YVU fungiculture prog makes growers mushroom

These initiatives target undergraduate and postgraduate students, research scholars, faculty members, as well as women from diverse backgrounds and unemployed youth.
YVU fungiculture prog makes 
growers mushroom

KADAPA: Yogi Vemana University (YVU) has taken a proactive stance in advocating for mushroom cultivation, empowering approximately 300 students through its comprehensive training programmes.

As part of its commitment to agricultural innovation and sustainable practices, the university has launched initiatives to educate students about the cultivation of mushrooms. These efforts aim to equip the next generation with the knowledge and skills needed to thrive in the agricultural sector. Under the guidance of experienced faculty members and experts in the field, students have been exposed to various aspects of mushroom cultivation, including cultivation techniques, harvesting methods, and market dynamics. Through hands-on training and practical workshops, participants have gained valuable insights into the nuances of mushroom farming. These initiatives target undergraduate and postgraduate students, research scholars, faculty members, as well as women from diverse backgrounds and unemployed youth.

YVU Bio-technology, Head of the Department, Dr P Chandramati Shankar said, “Mushroom cultivation holds significant market potential, especially in the North Eastern Region and Sikkim. The hospitality sector, comprising hotels and resorts, presents ample opportunities for mushroom producers. Government subsidies under schemes like the National Horticulture Board and the Ministry of Food Processing further encourages mushroom cultivation.”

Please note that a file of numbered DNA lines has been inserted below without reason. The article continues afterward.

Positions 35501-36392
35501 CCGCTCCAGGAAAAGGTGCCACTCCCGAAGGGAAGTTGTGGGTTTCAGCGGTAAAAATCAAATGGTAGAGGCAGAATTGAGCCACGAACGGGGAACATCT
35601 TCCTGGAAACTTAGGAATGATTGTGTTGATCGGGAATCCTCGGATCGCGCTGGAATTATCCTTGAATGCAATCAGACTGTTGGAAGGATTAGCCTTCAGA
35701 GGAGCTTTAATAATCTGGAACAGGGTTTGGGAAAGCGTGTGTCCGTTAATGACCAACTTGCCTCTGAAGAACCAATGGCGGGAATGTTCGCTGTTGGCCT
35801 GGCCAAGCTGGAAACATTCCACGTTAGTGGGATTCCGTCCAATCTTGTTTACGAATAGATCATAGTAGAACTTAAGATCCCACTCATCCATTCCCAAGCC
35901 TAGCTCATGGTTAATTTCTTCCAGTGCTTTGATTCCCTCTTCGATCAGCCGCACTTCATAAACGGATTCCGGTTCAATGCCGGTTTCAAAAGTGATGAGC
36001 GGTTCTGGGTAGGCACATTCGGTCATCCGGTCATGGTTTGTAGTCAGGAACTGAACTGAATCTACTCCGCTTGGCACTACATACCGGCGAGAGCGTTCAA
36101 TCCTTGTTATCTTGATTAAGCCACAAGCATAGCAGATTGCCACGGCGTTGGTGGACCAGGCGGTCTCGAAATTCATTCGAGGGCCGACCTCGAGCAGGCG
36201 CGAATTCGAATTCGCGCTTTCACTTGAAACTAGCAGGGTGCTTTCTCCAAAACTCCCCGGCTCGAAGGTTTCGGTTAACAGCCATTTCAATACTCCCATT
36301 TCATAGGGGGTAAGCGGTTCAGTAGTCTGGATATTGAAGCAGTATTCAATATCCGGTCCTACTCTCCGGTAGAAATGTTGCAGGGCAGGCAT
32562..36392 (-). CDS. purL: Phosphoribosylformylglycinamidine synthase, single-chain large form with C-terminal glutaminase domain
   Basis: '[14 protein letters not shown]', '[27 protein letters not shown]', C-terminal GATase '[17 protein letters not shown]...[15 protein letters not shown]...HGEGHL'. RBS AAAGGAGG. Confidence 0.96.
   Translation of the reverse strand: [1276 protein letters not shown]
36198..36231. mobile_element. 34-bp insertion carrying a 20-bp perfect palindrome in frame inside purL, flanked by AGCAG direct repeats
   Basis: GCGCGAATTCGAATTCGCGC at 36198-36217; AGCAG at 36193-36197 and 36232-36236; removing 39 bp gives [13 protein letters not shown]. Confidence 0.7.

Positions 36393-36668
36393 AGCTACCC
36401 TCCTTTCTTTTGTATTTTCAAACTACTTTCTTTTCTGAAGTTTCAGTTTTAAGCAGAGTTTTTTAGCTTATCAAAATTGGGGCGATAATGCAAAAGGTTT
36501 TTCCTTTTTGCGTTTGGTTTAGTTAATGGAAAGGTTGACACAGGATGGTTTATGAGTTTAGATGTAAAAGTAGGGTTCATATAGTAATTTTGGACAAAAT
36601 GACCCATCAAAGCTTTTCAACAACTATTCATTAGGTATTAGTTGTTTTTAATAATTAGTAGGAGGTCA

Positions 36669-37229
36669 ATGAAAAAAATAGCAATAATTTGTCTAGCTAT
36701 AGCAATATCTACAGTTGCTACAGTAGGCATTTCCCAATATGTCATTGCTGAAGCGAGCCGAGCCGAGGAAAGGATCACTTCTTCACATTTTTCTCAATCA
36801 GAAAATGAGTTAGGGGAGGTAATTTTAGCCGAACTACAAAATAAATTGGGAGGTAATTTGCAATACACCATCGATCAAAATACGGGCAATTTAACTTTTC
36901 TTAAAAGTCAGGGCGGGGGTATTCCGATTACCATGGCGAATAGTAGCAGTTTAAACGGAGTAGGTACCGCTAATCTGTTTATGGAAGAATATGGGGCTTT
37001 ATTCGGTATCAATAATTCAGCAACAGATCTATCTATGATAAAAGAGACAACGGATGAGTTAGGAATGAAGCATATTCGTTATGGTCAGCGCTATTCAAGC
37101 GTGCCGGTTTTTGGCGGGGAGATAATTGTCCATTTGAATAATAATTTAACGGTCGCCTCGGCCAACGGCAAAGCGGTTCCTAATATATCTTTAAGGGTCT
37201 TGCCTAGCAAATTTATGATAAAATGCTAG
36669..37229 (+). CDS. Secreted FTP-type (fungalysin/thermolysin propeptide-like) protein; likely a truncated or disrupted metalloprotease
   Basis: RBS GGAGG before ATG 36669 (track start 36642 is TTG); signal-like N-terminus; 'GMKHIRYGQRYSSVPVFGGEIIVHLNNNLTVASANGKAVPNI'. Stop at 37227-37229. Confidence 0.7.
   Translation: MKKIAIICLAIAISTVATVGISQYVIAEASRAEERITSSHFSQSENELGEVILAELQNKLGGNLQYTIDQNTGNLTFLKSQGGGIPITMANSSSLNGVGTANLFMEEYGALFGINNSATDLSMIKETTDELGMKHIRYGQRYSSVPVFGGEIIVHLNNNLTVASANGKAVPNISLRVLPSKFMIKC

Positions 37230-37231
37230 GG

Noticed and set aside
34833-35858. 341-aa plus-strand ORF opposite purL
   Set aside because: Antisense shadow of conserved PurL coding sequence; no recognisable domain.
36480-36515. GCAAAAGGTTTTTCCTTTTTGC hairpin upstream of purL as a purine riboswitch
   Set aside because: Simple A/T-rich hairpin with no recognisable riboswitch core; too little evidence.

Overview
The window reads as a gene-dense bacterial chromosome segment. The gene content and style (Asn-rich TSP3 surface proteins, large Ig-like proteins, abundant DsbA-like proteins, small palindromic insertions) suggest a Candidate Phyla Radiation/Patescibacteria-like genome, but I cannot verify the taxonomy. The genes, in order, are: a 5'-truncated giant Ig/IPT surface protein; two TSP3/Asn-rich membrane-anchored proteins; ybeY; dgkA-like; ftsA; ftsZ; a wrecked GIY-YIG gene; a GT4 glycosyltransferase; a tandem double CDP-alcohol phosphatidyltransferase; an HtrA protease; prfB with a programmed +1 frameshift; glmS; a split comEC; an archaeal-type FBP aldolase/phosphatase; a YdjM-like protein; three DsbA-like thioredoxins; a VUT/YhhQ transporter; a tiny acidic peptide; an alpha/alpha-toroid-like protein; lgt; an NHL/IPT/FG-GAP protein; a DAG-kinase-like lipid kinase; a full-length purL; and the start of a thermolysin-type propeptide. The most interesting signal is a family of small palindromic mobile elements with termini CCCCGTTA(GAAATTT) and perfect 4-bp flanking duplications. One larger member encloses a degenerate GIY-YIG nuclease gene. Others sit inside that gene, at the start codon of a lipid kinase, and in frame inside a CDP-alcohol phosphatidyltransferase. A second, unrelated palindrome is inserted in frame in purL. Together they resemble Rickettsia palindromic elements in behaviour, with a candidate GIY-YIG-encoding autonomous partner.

Mushroom farming, characterised by its low investment and space requirements, has emerged as a lucrative agri-business in India. Notably, mushroom cultivation offers a sustainable solution for recycling agricultural waste, thereby reducing environmental pollution, added the Professor.

The practice has gained traction among various demographic groups, including landless farmers, unemployed youths, and housewives, contributing to rural livelihoods and economic growth. “With meticulous planning from seed generation to cultivation, harvesting, and marketing, students have gained practical knowledge at each stage of the mushroom production process,” said K Raju, a student from Chennuru mandal.

Oyster mushrooms, primarily cultivated in the North East, are known for their ease of cultivation and processing. Rich in vitamins, minerals, and protein, mushrooms offer numerous health benefits, including immune system support and anticancer properties.

The proposed cultivation unit aims to produce 2000 kgs of fresh mushrooms and 3000 kgs of dried mushrooms.

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